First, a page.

Scientists have discovered a genetic signature that implicates a key mechanism in the immune system as a driving force for a type of childhood leukemia.

Acute lymphoblastic leukemia (ALL) is the most common form of childhood leukemia. A key factor driving this leukemia for one in four ALL patients is a mutation that causes two of their genes, ETV6 and RUNX1, to fuse together. This genomic alteration happens before birth and kick-starts the disease. But, on its own, the fusion gene cannot cause cancer; it requires additional mutations before the leukemia can fully evolve and prompt symptoms.

Recombination activating gene (RAG) proteins rearrange the genome in normal immune cells in order to generate antibody diversity. In ALL patients with the fusion gene, the team showed that these proteins can also rearrange the DNA of genes involved in cancer, leading to the development of leukemia. The study was published in Nature Genetics (2014; doi:10.1038/ng.2874).

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“For the first time, we see the combined events that are driving this treatable but highly devastating disease,” said Elli Papaemmanuil, PhD, from the Wellcome Trust Sanger Institute, in Hinxton, United Kingdom. “We now have a better understanding of the natural history of this disease and the critical events from the initial acquisition of the fusion ETV6RUNX1 to the sequential acquisition of RAG-mediated genome alterations that ultimately result in this childhood leukemia.”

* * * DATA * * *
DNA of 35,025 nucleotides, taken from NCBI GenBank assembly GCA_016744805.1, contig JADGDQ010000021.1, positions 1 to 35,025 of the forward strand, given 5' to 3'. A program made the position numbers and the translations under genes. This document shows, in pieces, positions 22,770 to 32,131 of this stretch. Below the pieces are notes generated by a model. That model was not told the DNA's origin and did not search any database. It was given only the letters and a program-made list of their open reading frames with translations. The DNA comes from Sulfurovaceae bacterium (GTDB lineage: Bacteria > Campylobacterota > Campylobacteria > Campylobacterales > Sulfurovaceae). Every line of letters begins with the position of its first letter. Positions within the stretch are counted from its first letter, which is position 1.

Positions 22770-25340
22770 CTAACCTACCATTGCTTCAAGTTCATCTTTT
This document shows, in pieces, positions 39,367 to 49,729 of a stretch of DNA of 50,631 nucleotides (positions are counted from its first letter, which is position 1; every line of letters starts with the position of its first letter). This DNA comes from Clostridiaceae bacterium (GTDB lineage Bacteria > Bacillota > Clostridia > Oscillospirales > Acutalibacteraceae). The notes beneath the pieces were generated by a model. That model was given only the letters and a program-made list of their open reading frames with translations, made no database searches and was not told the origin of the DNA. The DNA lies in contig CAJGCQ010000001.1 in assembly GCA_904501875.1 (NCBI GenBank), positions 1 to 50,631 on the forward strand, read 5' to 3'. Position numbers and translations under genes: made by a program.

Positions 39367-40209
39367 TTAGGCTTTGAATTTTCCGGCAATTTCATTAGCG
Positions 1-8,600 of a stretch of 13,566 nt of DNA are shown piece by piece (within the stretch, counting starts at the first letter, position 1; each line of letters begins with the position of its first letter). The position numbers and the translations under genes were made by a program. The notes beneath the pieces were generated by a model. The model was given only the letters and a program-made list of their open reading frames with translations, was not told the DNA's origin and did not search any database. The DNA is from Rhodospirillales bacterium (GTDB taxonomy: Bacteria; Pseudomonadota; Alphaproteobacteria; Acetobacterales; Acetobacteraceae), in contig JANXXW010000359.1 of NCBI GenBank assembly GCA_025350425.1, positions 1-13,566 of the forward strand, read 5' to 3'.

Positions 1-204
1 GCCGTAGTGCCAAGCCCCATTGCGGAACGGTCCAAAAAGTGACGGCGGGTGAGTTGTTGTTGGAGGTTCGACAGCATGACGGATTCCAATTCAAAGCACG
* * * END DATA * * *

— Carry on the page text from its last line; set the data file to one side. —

When the team sequenced the genomes of 57 ALL patients with the fusion gene, they found that genomic rearrangement, and specifically, deletions of DNA segments, were the predominant drivers of the cancer. All samples showed evidence of events involving the RAG proteins.

The RAG proteins use a unique sequence of DNA letters as a signpost to direct them to antibody regions. The team found that remnants of this unique sequence lay close to more than 50% of the cancer-driving genetic rearrangements. Importantly, this process often led to the loss of the very genes required for control of normal immune cell development.

It is the deletion of these genes that, in combination with the fusion gene, leads to the leukemia. This striking genetic signature linking the RAG proteins to genomic instability is not found in other common cancers or other types of leukemia.

“As we sequence more and more cancer genomes, we are increasingly understanding the mutational processes that underpin cancer’s evolution,” said Peter Campbell, MD, PhD, also of the Sanger Institute. “In this childhood leukemia, we see that the very process required to make normal antibodies is co-opted by the leukemia cells to knock-out other genes with unprecedented specificity.”

“It may seem surprising that evolution should have provided a mechanism for diversifying antibodies that can collaterally damage genes that then contribute to cancer,” said Professor Mel Greaves, from The Institute of Cancer Research in London. “But this only happens because the fusion gene (ETV6RUNX1) that initiates the disease ‘traps’ cells in a normally very transient window of cell development where the RAG enzymes are active, teasing out their imperfect specificity.”